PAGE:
“In those days, we all had to know how to drive, and we wanted to. It wasn’t like our parents were going to buy us a car, so we had to work and save for ourselves. I worked at a local gas station. The mechanic there tooled on many foreign vehicles and I remember a ’56 Series I that I learned to work on. We had to do a bit of everything, like on the ranch; we all knew basic mechanics, agriculture and construction. I worked and I saved.”
In 1969, Tom bought his first — a 1961 Series II-A 88” in dark green. He found it again at Carbrey Motors, one of the first Land Rover dealers on the West Coast. When he went to college in Davis, CA, Tom took the II-A with him. Upon graduation, he returned home and used the II-A as his daily driver and work truck, hauling the tools of the trade as a carpenter. “So often, the pickup would be dwarfed by the lumber in back.”
He then saw that the 1966 Series II-A pickup was for sale, the original one that had inspired Morris, his dad, to buy his own. The vehicle had been gently used, and it was in great condition, with 20,000 miles. So, he sold his first Series II-A and bought the pickup. “Its slow speed was just fine for us. The local roads are narrow, winding and leisurely. We’d drive up the coast without the stress of faster newer cars passing us. The climate was gentle on the vehicles too; rust wasn’t an issue and we tended to store them under carports and in our garages.”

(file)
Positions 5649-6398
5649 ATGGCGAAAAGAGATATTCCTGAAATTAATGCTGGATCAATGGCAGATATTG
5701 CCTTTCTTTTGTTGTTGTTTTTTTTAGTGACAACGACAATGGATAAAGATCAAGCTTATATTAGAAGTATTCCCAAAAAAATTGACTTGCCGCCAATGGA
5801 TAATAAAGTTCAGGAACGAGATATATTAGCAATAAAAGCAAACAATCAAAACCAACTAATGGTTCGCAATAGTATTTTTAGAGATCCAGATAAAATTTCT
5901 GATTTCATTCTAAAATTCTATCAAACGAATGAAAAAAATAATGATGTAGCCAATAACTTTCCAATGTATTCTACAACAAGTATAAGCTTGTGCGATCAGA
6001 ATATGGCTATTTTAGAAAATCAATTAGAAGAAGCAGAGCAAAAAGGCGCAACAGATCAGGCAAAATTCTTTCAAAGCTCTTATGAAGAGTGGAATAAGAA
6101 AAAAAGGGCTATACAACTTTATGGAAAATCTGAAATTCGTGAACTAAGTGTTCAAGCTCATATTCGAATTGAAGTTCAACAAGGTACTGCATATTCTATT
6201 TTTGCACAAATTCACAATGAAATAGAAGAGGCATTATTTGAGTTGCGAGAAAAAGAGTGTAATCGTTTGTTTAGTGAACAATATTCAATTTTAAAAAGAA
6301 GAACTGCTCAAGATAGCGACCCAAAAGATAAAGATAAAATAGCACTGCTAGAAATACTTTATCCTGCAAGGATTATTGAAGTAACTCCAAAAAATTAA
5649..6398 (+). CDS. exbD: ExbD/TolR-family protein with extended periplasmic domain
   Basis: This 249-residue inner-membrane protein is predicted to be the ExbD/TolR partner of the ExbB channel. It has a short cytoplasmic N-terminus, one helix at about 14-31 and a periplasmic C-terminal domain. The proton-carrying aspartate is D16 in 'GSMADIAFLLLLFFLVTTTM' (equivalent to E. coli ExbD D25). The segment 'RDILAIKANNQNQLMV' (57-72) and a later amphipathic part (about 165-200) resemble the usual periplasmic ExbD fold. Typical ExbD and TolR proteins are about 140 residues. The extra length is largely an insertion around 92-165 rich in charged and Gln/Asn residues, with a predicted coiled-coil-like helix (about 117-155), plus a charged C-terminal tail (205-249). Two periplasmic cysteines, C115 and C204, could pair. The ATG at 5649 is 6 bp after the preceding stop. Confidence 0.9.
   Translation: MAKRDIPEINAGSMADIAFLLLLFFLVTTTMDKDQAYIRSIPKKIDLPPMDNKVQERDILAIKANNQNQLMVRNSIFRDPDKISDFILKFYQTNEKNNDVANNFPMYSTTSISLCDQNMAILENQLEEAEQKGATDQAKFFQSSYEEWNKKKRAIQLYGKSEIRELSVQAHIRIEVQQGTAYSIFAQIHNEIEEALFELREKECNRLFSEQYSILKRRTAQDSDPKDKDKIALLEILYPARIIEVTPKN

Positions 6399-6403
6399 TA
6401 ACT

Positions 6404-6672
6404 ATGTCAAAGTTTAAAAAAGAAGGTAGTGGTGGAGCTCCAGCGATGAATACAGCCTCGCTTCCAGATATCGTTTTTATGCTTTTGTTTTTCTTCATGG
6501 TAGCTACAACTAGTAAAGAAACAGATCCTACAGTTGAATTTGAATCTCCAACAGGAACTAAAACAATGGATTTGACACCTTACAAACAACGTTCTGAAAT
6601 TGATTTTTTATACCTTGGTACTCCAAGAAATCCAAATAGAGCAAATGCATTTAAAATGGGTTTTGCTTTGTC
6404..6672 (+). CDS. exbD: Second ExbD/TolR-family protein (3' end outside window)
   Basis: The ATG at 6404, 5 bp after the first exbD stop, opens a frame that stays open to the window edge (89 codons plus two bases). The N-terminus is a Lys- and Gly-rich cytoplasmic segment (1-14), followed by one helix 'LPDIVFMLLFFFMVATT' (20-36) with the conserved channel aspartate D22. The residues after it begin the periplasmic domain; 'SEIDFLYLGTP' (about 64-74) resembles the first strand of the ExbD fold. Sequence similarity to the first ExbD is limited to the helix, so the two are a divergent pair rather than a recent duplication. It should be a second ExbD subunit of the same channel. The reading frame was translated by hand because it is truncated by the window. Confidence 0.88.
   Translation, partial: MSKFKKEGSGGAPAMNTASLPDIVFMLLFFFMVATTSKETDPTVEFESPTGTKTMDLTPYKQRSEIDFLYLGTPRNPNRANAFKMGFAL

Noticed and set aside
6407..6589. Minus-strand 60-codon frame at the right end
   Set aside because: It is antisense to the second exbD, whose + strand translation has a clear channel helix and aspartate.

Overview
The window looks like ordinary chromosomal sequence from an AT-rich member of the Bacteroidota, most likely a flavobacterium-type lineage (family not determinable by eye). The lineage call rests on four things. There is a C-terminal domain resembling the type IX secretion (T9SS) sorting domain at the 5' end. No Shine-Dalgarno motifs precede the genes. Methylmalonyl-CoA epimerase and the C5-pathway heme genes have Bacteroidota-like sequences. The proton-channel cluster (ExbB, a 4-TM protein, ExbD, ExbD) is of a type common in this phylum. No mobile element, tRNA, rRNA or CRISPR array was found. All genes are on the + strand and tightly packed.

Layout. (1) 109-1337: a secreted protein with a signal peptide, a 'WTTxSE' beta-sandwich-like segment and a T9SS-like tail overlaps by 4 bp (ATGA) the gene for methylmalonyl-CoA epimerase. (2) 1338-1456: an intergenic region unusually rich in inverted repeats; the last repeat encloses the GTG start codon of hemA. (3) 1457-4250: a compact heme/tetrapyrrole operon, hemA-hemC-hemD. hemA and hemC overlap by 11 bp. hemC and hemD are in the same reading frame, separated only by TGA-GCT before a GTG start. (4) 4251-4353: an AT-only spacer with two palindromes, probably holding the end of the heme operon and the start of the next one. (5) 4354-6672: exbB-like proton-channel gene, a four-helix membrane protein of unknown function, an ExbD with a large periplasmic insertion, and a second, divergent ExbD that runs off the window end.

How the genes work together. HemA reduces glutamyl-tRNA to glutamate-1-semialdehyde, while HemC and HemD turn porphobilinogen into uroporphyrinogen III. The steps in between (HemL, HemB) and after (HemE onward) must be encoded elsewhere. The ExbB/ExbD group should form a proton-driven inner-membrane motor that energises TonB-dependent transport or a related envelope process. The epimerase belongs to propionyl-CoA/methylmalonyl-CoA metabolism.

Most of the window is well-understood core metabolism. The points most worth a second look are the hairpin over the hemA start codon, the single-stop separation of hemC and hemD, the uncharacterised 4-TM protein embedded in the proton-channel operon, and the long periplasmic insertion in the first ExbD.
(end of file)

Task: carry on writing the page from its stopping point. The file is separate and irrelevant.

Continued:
Soon after, Tom married Kathe, and so she knew she had entered a Land Rover family. The ’66 Series II-A 109” continued service as a working vehicle. As a carpenter, he hauled his tools and materials to all his jobs, often traveling solely on rough dirt roads. “It helps to be a mechanic,” he said. “I’m able to keep things running and know how to make field repairs as needed. We’ve not had to be rescued in my Rovers.”
Kathe inherited a ranch in Humboldt County during the 1970s. With access being such an issue, they needed four-wheel drive up to the 3,500-ft. elevation, and so they based his Dad’s ‘57 Series I. Reaching the far corners of that remote property was never a struggle for Tom’s family.